Brainpower May Lie in Complexity of Synapses

We always if we were smarter than chimps (or at least baboons).
Here is clinical proof as to why the human brain has a better handle on complexity.

This article profiles a whole new dimension of evolutionary complexity has now emerged from a cross-species study led by Dr. Seth Grant at the Sanger Institute in England.

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Evolution’s recipe for making a brain more complex has long seemed simple enough. Just increase the number of nerve cells, or neurons, and the interconnections between them. A human brain, for instance, is three times the volume of a chimpanzee’s.

The computing capabilities of the human brain may lie not so much in its neuronal network as in the complex calculations that its synapses perform, Dr. Grant said. Vertebrate synapses have about 1,000 different proteins, assembled into 13 molecular machines, one of which is built from 183 different proteins.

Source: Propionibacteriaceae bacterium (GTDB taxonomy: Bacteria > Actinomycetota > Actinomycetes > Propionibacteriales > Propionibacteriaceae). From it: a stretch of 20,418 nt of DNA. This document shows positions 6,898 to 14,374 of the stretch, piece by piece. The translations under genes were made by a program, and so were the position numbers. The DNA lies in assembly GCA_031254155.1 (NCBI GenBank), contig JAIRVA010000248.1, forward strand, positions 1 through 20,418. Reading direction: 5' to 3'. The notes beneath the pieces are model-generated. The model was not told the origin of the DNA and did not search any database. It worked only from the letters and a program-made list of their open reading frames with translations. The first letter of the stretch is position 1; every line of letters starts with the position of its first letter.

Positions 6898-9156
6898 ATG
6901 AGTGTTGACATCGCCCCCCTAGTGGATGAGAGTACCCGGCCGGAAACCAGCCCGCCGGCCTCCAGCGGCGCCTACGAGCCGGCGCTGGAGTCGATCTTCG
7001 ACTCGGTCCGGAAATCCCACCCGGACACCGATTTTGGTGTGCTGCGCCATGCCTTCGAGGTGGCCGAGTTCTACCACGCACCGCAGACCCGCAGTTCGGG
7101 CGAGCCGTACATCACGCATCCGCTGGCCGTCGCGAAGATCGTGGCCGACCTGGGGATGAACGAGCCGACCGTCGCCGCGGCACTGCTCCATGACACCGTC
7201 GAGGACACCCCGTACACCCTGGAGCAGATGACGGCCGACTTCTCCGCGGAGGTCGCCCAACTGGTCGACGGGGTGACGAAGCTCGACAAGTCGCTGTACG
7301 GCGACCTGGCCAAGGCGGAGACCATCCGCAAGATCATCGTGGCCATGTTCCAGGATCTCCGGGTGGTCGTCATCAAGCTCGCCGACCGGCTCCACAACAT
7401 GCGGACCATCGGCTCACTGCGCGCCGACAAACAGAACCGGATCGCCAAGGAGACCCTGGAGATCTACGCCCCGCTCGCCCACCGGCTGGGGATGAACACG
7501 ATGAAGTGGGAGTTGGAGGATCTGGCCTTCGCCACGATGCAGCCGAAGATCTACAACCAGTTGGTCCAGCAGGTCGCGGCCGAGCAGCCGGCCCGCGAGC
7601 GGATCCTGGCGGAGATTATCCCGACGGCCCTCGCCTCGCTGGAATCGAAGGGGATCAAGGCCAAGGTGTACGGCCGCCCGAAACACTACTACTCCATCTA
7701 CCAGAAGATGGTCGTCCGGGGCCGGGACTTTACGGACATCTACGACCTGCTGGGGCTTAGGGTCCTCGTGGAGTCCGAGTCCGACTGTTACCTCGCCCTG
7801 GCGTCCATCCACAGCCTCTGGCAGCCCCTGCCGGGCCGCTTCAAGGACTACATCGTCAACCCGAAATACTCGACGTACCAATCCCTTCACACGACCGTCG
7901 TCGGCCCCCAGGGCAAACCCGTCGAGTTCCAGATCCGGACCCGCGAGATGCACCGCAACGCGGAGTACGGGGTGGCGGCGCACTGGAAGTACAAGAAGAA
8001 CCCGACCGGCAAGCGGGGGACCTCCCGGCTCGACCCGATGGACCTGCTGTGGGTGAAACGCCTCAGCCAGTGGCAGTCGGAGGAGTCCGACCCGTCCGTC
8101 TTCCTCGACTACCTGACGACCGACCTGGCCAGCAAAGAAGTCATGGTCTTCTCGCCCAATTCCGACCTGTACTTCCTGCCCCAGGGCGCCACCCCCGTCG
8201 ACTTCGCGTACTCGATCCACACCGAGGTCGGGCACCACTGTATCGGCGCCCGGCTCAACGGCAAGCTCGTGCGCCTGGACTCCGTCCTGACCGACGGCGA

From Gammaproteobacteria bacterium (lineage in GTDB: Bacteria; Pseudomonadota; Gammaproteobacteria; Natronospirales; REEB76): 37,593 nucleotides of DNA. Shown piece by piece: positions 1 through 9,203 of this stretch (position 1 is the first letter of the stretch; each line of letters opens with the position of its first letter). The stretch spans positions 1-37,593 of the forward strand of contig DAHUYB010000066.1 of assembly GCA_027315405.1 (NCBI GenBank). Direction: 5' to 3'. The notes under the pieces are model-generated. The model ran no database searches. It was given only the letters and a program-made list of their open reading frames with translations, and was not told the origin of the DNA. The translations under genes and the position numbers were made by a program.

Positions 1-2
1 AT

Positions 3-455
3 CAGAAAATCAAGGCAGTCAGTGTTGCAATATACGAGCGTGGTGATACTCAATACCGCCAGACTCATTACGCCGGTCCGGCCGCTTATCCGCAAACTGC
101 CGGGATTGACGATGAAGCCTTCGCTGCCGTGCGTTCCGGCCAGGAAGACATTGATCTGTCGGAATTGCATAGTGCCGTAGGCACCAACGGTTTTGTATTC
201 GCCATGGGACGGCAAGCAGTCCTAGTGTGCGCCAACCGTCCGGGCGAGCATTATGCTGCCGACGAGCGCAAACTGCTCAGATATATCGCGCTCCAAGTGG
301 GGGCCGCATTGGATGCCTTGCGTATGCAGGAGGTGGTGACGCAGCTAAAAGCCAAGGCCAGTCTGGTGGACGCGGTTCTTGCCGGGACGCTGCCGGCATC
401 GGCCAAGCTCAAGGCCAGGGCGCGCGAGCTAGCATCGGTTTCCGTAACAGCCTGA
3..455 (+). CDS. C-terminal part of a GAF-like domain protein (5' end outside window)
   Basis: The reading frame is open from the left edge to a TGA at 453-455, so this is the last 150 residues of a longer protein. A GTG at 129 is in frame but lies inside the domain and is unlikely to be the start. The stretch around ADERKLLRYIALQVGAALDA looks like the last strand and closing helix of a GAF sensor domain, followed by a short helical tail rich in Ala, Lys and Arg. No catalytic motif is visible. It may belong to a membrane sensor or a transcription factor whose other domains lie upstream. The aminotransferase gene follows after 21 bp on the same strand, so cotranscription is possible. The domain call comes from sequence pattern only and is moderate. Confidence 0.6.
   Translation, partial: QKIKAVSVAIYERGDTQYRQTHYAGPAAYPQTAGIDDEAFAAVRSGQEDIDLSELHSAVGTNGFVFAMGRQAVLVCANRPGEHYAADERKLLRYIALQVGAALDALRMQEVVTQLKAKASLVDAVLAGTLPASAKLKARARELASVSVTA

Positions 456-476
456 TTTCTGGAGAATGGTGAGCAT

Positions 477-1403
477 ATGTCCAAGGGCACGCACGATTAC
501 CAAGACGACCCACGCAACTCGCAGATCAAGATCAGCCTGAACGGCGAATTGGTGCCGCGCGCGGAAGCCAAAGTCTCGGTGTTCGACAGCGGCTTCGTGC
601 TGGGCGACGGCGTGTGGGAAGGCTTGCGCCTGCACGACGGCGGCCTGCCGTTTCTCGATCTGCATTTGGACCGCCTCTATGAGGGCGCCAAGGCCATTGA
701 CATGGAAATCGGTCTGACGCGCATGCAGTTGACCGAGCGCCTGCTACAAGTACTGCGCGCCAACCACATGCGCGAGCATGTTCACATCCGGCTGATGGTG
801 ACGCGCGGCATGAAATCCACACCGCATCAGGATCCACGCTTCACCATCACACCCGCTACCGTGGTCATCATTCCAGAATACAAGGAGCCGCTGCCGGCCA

These synapses are not standard throughout the brain, Dr. Grant’s group has found; each region uses different combinations of the 1,000 proteins to fashion its own custom-made synapses.

Each synapse can presumably make sophisticated calculations based on messages reaching it from other neurons. The human brain has about 100 billion neurons, interconnected at 100 trillion synapses.

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